“And which is pleasant practice with quick intuition? There is the case where a monk — quite secluded from sensuality, secluded from unskillful qualities — enters & remains in the first jhana: rapture & pleasure born of seclusion, accompanied by directed thought & evaluation. With the stilling of directed thoughts & evaluations, he enters & remains in the second jhana: rapture & pleasure born of concentration, unification of awareness free from directed thought & evaluation — internal assurance. With the fading of rapture he remains equanimous, mindful, & alert, and senses pleasure with the body. He enters & remains in the third jhana, of which the noble ones declare, ‘Equanimous & mindful, he has a pleasant abiding.’ With the abandoning of pleasure & pain — as with the earlier disappearance of joy & distress — he enters & remains in the fourth jhana: purity of equanimity & mindfulness, neither pleasure nor pain. He dwells in dependence on these five strengths of a learner — strength of conviction, strength of conscience, strength of concern, strength of persistence, & strength of discernment — and these five faculties of his — the faculty of conviction, the faculty of persistence, the faculty of mindfulness, the faculty of concentration, the faculty of discernment — appear intensely. Because of their intensity, he attains quickly the immediacy that leads to the ending of the effluents. This is called pleasant practice with quick intuition.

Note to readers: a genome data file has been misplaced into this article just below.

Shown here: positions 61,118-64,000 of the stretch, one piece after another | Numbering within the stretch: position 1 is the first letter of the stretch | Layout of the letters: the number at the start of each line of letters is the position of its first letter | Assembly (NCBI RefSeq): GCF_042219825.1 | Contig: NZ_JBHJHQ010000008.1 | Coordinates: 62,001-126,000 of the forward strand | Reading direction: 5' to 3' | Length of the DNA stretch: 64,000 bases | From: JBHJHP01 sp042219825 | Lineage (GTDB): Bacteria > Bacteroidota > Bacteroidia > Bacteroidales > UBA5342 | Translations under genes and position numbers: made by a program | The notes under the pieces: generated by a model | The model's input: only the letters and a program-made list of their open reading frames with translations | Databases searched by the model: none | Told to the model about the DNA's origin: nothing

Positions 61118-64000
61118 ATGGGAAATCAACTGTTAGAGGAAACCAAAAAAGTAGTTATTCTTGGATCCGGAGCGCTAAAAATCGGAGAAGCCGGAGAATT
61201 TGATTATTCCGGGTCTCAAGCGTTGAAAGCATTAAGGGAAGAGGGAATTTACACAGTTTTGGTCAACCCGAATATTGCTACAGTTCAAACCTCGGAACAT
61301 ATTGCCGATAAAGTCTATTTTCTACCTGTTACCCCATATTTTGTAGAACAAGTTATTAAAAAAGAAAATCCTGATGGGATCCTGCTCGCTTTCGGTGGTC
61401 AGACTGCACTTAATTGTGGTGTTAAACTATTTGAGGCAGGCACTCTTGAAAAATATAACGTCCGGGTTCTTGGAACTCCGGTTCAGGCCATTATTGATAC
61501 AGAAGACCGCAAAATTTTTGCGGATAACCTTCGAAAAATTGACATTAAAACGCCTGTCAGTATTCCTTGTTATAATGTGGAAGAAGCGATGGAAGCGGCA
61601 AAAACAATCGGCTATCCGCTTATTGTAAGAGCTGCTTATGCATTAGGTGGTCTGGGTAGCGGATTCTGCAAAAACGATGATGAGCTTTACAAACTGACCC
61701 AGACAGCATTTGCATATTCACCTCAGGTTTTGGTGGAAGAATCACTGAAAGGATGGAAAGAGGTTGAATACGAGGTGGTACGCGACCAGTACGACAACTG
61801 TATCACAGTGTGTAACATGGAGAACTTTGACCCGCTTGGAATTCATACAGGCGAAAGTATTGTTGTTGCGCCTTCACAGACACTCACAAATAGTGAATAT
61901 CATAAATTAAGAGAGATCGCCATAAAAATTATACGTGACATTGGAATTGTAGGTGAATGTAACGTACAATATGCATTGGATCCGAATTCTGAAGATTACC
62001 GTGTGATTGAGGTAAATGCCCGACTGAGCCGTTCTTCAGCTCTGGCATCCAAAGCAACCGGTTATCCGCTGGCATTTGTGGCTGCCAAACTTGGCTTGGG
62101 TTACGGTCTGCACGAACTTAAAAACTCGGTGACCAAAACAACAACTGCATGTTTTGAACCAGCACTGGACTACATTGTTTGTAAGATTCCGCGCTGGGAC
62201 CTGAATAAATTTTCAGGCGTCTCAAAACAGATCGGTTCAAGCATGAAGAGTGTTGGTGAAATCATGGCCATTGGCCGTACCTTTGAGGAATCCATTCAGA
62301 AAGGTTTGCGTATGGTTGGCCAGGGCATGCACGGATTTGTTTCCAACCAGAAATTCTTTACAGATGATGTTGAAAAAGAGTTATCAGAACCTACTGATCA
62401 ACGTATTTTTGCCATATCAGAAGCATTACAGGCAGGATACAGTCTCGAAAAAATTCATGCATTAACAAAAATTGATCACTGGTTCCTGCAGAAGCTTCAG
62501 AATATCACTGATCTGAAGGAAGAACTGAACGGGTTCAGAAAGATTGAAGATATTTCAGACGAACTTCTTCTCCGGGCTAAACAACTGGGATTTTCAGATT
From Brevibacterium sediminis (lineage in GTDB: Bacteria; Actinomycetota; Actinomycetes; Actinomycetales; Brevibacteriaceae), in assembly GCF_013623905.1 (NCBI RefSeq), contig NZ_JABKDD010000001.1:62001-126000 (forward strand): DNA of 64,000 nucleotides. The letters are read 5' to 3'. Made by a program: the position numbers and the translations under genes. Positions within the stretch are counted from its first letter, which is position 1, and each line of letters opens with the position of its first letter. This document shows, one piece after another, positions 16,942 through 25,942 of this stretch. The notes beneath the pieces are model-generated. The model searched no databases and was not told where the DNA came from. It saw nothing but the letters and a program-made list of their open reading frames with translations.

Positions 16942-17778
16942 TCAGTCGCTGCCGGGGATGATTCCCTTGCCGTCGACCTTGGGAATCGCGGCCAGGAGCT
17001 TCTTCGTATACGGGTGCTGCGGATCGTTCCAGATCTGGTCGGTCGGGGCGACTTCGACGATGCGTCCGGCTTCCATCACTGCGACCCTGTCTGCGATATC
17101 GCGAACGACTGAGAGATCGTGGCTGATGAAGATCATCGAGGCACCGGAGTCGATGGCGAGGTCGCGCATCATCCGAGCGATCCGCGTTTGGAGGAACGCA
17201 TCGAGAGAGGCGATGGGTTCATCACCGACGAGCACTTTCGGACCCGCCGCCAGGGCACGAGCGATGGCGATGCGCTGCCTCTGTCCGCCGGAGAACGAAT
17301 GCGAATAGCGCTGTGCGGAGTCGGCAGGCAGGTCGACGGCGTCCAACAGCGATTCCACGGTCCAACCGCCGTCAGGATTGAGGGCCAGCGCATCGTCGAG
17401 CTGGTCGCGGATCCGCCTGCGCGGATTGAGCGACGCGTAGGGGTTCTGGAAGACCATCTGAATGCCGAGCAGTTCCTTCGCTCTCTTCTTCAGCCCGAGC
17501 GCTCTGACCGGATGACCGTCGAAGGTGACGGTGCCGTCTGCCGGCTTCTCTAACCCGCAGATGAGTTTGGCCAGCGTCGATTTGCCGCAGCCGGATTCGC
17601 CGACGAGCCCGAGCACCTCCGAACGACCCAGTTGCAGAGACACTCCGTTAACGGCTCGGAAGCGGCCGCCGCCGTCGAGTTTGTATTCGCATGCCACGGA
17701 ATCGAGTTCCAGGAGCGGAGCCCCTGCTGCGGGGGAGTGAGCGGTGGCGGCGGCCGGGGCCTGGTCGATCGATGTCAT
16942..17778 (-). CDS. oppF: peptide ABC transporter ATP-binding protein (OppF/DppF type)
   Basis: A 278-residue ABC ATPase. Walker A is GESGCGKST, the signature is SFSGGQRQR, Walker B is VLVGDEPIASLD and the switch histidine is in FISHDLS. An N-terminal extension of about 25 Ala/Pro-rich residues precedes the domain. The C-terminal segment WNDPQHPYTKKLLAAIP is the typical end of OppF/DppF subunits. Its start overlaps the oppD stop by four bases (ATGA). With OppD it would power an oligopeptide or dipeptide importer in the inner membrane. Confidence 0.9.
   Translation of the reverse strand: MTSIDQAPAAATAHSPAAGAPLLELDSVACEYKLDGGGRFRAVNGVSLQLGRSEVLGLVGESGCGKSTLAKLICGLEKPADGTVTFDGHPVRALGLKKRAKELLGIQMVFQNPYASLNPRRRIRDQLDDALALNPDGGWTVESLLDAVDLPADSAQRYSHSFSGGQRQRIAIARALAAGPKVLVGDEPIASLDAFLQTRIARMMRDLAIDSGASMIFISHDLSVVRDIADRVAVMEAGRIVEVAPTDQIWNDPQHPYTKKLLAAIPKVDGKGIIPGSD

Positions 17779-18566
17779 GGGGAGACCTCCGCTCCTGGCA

“These are the four modes of practice.”

Note

1.

According to the Commentary, this means the concentration forming the Path. This is apparently a reference to this passage in Sn 2.1:

What the excellent Awakened One extolled as pure and called the concentration of unmediated knowing: No equal to that concentration can be found. This, too, is an exquisite treasure in the Dhamma. By this truth may there be well-being. 2.

Because the description of pleasant practice here contains the standard jhana formula, while the description of painful practice contains no mention of jhana, some writers have taken this as proof that there is an alternative path to awakening that does not involve the jhanas.

However, this reading ignores the description of how painful practice and pleasant practice can yield either slow or quick intuition. Intuition comes slowly when the five faculties are present in a weak form, and quickly when they are present in an intense form. Now, in both cases, the faculty of concentration — which is defined with the standard formula for the jhanas (SN 48.10) — has to be present for the ending of the effluents. Because this is true both for painful practice and for pleasant practice, both sorts of practice need jhana in order to succeed.

AN 4.163 PTS: A ii 151
Asubha Sutta: Unattractiveness
translated from the Pali by
Thanissaro Bhikkhu



Audio: Studying And Practicing With “The Iddhipāda-Vibhaṅga Sutta — An Analysis Of The Bases Of Power”: 32 Parts Of The Body (4 of 7)

Published by josh dippold

IntegratingPresence.com

15 thoughts on “Podcast | Studying And Practicing With “The Iddhipāda-Vibhaṅga Sutta — An Analysis Of The Bases Of Power”: 32 Parts Of The Body (4 of 7)